Although most snakes, turtles, lizards and other reptiles typically pose little threat to humans, some can be numbered among the deadliest creatures on the planet. The most dangerous among them can be determined by evaluating data from zoos, animal researchers and other scientific sources.
Alligator Snapping Turtle
While turtles are mostly harmless, these 2-foot-long turtles weigh more than many humans -- males can weigh as much as 220 pounds -- and have strong jaws that can amputate the fingers or limbs of anyone who gets too close.
Found throughout southeast Asia, the reticulated python can weight more than 350 pounds and reach lengths of 30 feet. The snake's size matters because it kills by constriction so its mass literally squeezes victims to death by suffocation.
This pit viper found throughout Central and South America is not only venomous but highly aggressive. While most snakes bite only once to conserve their venom, the fer-de-lance will strike multiple times. According to the BBC, half of all bites in Costa Rica are delivered by this large reptile.
Eastern Brown Snake
Australia holds the distinction for being home to the most types of venomous snakes, with more than 50 species. However, more than three-fourths of all snakebites on the continent are delivered by the eastern brown snake. Although its venom is deadly and can cause paralysis within minutes, improved anti-venom availability means this snake kills only one or two people every year.
What makes the black mamba so dangerous is not just its powerful venom. The snake is also fast: it can slither at a rate of more than 12 miles per hour, meaning it can outrun most humans. Another dangerous aspect of this snake is its location. Most humans encounter black mambas in rural areas of Africa, so reaching anti-venom and medical treatment in time is not always possible. Without treatment, the black mamba's poison is fatal within 20 minutes.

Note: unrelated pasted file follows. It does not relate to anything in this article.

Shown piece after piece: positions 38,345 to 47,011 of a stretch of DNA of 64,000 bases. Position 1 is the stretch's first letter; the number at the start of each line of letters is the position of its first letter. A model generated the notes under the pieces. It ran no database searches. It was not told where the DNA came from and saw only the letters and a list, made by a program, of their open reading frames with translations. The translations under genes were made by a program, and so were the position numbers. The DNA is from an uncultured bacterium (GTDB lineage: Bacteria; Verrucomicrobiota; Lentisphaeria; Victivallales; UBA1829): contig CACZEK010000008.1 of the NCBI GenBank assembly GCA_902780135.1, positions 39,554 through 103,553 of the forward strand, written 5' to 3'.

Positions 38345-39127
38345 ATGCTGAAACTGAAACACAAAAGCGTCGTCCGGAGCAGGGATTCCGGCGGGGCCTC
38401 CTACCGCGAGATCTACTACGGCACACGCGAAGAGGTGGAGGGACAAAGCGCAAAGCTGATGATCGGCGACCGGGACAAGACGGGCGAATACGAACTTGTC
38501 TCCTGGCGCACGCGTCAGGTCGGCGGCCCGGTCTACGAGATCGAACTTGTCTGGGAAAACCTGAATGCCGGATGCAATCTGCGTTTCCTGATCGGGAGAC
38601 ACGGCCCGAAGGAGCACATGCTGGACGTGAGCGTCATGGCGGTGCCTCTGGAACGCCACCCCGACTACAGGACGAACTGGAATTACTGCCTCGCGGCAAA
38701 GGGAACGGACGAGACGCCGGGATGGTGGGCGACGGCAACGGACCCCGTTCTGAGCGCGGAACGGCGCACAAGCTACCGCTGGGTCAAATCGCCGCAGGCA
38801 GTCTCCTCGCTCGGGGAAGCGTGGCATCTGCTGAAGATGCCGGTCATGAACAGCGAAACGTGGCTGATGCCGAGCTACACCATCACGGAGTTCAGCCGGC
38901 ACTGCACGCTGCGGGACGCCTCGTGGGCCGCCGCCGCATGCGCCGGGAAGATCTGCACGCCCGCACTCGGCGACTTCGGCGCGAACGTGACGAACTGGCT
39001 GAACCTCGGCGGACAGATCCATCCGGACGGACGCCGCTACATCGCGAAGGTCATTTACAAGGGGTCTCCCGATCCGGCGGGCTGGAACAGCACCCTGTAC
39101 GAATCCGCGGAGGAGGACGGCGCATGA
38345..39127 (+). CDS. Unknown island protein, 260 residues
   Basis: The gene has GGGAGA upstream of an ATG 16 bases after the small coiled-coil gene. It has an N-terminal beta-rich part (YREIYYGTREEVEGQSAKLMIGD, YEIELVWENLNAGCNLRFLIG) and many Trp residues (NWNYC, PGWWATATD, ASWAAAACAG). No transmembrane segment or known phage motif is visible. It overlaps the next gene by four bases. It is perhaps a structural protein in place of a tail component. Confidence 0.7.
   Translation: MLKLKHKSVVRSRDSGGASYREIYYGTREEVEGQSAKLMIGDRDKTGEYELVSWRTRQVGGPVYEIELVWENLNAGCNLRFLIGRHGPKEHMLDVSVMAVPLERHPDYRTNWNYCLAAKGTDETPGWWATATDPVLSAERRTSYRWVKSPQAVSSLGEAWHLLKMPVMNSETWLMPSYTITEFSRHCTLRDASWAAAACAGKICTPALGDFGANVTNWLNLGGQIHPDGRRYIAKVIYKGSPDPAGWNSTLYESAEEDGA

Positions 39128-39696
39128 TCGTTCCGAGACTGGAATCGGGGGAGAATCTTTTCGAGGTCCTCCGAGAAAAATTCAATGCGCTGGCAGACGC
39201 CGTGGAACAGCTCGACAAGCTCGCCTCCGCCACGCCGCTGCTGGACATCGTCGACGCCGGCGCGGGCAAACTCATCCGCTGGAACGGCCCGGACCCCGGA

New research has shown the Komodo dragon does not kill its prey with bacterial infections. Instead, these large land lizards from Indonesia have special serrated teeth that not only tear at a prey's flesh but inject venom into the victim as well. This combination makes the Komodo dragon a lethal reptile capable of killing large animals, even humans.
Taipans are a group of snake species native to Australia. All of them are large, fast-moving and extremely dangerous. One bite from a coastal taipan contains enough venom to kill 12,000 guinea pigs. The western taipan injects venom that causes effects including hemorrhaging, tissue and muscle damage, and muscle paralysis.
Found in parts of Asia, the king cobra does not produce highly toxic venom. Instead, this massive snake, which can grow to 18 feet in length, produces a lot of venom. In one bite, a king cobra can deliver enough toxic juice to kill 20 people. According to National Geographic, these snakes can fill up one-fourth of a shot glass with venom if their glands are pumped.
As the name suggests, this cobra is common throughout Asia, including large parts of India and China. In these areas, snakebites are more common than in other parts of the world and cause large numbers of fatalities. Every year, India has more than 50,000 deaths caused by venomous snakes, and most are the work of the Asian cobra.
Although poisonous snakes are deadly, the crocodile kills with sheer strength. Every year, 800 people are killed by crocodiles. Although they seem slow and clumsy, they are expert stealth hunters with strong jaws and powerful bodies. A study reported by National Geographic found saltwater crocodiles, which are the largest in size, can exert up to 3,700 pounds of pressure per square inch on anything caught in their jaws.
- Animal Diversity Web: Reticulated Python
- BBC: Fer-de-Lance
- Reptile Park: Eastern Brown Snake
- National Geographic: Komodo Dragon
- Science Daily: Komodo Dragons Even More Deadly Than Thought: Combined Tooth-Venom Arsenal Key To Hunting Strategy
- National Geographic: King Cobra
- National Geographic Daily News: Crocodiles Have Strongest Bite Ever Measured
- Comstock/Comstock/Getty Images